TaskDialog.Show("Oh No!", "You did not make a selection so PickObject threw an exception: " + exception.Message);


Macros vs. Add-Ins – What’s the difference?

There are two different ways to work with the Revit API. In general, the code you write will be the same or almost the same in either case. Developing a macro is easier and simpler, but the trade-off is that you are limited in the development tools you use and how you share the macros with other people.  Developing Add-Ins involves more set-up and some technical mumbo-jumbo to register the add-ins with Revit. A main upside of Add-Ins is that you are better able to distribute them to other people.

Here’s a quick review:


SharpDevelop, a free and open-source development environment (known as an Integrated Development Environment, or IDE), is included in the Revit install. It is automatically connected to Revit so the process of creating macros is relatively simple. SharpDevelop is OK, but many people would rather use Microsoft Visual Studio. But to develop macros you must use SharpDevelop.

Macros are automatically registered with Revit when you compile your code in SharpDevelop. The macros are listed in the Macro Manager which is the UI that you must use to run them.

The code for your macro is stored in an RVT file if it is a document macro. If you create an application macro the code is stored independently on your computer. For the application macro examples I have been developing for this blog, Revit stores the source at C:\ProgramData\Autodesk\Revit\Macros\2013\Architecture\VstaMacros\AppHookup\BoostYourBIM\Source\BoostYourBIM.

You can share your macros with other people either by sending them the RVT file (if it is a document macro) or sending them the source code (but that will take a bit of effort on their part to create a macro on their install of Revit to generate the same macro.


Add-Ins are developed externally to Revit, usually using Microsoft Visual Studio, the free version called Visual Studio Express, or some other IDE.

The code for your Add-In gets compiled into a DLL file. An ADDIN file needs to be created so that Revit can discover the DLL. The ADDIN file goes into a place like C:\Users\HP002\AppData\Roaming\Autodesk\revit\Addins\2013. The ADDIN and DLL can be distributed to other users to let them run the command.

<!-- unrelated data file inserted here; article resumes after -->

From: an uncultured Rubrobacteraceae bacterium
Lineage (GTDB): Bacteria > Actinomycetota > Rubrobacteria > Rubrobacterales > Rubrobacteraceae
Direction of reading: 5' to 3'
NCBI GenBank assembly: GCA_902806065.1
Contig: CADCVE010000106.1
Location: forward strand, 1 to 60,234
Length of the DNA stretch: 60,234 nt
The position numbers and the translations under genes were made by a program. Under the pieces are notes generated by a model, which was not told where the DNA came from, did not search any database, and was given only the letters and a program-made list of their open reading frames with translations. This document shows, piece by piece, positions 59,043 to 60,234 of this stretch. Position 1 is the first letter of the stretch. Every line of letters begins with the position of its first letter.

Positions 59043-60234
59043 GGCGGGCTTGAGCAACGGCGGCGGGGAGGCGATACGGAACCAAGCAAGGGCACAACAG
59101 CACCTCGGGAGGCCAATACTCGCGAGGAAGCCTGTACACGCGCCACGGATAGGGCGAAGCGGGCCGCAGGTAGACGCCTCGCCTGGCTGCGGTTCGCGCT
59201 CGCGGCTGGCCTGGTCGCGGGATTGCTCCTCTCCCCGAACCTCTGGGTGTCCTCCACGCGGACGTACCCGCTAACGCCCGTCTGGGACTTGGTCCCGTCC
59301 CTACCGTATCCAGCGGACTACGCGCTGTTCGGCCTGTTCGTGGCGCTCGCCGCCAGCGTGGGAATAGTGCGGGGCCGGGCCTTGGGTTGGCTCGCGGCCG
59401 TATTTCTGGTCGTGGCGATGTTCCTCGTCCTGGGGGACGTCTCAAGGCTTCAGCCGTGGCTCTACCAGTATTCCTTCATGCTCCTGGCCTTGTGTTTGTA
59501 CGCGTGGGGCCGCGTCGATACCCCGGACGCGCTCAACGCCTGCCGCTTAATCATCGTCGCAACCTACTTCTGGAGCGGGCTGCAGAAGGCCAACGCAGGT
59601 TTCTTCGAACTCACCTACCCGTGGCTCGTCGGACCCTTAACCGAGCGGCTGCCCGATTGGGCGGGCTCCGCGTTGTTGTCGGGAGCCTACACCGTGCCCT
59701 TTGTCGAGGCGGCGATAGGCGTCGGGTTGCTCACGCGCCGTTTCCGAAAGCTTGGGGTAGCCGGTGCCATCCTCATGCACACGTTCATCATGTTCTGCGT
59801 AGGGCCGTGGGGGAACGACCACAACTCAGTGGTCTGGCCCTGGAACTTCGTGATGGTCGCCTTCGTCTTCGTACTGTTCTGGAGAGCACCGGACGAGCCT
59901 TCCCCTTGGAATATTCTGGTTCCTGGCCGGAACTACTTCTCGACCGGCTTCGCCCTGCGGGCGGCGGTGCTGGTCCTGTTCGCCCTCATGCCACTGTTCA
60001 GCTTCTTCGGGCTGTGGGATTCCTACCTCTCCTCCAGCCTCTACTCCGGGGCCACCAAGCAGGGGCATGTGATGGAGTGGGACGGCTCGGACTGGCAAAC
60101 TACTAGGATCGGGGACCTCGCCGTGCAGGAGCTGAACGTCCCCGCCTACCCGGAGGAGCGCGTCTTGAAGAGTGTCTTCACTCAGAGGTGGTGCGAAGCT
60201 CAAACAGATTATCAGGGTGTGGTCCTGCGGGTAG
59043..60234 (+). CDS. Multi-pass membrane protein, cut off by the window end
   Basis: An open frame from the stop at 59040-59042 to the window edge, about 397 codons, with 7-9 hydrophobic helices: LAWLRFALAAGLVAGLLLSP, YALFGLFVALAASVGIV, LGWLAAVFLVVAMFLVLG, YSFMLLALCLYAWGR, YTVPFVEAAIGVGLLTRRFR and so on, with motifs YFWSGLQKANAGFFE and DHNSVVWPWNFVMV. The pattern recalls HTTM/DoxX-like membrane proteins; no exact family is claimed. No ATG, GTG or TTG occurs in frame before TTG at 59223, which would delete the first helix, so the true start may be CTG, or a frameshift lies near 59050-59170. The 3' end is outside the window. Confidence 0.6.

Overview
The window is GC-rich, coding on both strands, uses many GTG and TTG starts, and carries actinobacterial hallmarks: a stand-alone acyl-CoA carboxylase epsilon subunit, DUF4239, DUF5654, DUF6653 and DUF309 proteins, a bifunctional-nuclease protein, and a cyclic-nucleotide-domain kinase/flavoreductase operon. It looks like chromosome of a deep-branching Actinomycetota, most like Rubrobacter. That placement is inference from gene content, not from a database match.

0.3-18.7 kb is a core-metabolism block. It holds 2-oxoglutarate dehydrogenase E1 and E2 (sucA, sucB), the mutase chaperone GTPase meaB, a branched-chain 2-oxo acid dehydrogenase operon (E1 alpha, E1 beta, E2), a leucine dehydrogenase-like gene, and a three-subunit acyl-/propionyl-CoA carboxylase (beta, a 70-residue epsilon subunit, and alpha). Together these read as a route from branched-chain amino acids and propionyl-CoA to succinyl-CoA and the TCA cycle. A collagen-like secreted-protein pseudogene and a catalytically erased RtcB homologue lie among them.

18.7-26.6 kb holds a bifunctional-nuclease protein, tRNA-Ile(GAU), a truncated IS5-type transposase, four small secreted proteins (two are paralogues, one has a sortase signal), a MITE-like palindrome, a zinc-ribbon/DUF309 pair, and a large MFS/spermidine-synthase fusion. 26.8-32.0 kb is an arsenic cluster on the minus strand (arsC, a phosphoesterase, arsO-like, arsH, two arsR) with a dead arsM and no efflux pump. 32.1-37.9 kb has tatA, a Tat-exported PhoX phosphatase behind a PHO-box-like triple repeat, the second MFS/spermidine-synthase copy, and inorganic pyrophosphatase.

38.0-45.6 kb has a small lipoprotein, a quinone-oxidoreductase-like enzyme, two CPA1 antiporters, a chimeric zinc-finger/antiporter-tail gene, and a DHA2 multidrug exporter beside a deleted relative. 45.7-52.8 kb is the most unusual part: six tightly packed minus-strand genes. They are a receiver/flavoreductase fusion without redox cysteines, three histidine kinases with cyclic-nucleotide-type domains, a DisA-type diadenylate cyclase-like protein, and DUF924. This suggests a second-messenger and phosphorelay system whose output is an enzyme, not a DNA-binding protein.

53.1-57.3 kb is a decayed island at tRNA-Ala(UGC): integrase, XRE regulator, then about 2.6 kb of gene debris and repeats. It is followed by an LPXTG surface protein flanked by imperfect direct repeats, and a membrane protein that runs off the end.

Constructors and creating a new transaction

A reader asked for some more information about this line of code:

Transaction t = new Transaction(document,”Modify Mark values”);

What is happening here is that a new Transaction object is being created using the Transaction constructor. The transaction must be associated with a document (you can have several open documents co-existing simultaneously in your Revit API code).

You will also need to give your constructor a name. This can be done when the transaction is created as above, or you can use the constructor that requires only a document and specify the name later using the Transaction.SetName() method. The name of the transaction can be any string that you want. If the transaction is committed (which means that it successfully completed) then the end-user will see the name of the transaction in the Undo menu.

Creating a transaction does not automatically start the transaction. That must be done separately with the Start method. When you are finished with the changes to the model, use the Commit method. Or you can use the Rollback method if you don’t want to commit the changes that were made after starting the transaction.


Revit API Wiki and RevitAPI.chm

For general reference and all sorts of great info about the Revit API, I recommend:

  1. The Revit API Developer’s Guide Wiki at http://wikihelp.autodesk.com/index.php?title=Revit/enu/2013/Help/00006-API_Developer%27s_Guide.
  2. The RevitAPI.chm help file. This is part of the Revit SDK (Software Developers Kit) which is included in the Revit install in the ‘Install Tools and Utilities’ option on the install main page. Or you can download it at https://boostyourbim.wordpress.com/2013/02/16/download-links-for-the-revitapi-help-files/

Use a Using block with Transactions

The code I originally had below in the Duplicate Mark sample works fine when everything goes according to plan. But a more robust approach would use a “using” block as shown below.

using( Transaction transaction = new Transaction(document,"action") )
  // ....

This goes for every transaction as well as every transaction group and sub-transaction. The objective is to make sure those objects are properly closed (particularly in case of an exception). More on the subject is in the MSDN C# reference.